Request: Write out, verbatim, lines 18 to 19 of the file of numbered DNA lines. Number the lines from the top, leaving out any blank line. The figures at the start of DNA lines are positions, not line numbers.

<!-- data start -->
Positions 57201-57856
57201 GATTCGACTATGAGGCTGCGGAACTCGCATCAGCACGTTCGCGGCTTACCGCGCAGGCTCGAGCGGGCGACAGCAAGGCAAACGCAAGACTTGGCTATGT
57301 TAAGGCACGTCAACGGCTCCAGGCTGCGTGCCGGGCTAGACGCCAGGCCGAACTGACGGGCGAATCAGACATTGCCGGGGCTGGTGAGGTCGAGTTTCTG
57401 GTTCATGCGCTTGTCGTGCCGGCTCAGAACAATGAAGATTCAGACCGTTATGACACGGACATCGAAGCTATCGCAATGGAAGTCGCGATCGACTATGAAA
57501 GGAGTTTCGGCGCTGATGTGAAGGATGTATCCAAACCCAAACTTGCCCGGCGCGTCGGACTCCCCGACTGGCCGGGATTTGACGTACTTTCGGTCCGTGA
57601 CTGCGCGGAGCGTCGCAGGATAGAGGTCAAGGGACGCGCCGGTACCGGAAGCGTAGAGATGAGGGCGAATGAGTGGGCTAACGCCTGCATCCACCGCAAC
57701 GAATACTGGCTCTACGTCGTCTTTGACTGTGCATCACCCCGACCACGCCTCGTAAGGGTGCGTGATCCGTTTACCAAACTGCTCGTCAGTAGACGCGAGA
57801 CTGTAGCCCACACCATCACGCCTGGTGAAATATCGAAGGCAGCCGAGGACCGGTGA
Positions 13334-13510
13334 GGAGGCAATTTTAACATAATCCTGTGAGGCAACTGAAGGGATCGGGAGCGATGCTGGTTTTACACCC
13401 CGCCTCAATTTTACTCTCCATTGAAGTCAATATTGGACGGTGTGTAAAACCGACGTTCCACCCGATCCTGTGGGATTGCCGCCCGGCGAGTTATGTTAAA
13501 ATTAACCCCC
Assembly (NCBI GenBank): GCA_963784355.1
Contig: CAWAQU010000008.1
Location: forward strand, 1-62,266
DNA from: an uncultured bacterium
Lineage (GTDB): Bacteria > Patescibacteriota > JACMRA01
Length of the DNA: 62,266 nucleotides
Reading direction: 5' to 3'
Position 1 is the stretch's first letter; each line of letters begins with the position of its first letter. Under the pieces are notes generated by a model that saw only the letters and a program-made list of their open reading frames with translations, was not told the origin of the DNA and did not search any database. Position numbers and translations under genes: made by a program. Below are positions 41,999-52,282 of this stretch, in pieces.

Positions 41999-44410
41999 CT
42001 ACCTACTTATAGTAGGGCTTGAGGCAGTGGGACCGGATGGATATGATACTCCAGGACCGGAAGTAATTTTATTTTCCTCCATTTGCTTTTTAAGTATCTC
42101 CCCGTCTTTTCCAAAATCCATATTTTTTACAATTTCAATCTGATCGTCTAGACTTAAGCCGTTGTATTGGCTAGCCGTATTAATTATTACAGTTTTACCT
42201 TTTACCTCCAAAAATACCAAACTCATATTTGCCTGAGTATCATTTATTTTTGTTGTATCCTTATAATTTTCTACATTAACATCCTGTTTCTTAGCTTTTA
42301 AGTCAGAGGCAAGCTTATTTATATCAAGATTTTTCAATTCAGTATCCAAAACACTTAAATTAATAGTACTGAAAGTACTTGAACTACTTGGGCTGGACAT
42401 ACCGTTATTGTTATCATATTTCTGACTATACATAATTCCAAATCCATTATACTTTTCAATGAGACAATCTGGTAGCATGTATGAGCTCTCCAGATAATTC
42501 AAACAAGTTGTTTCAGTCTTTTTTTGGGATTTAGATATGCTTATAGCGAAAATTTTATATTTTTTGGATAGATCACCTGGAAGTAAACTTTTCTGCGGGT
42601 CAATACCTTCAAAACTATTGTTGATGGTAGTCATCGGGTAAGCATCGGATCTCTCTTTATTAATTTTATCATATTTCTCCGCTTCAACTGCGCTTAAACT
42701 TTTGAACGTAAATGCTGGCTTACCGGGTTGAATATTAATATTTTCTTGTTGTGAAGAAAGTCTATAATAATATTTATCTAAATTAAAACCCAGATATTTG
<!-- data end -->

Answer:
Length of the DNA: 62,266 nucleotides
Reading direction: 5' to 3'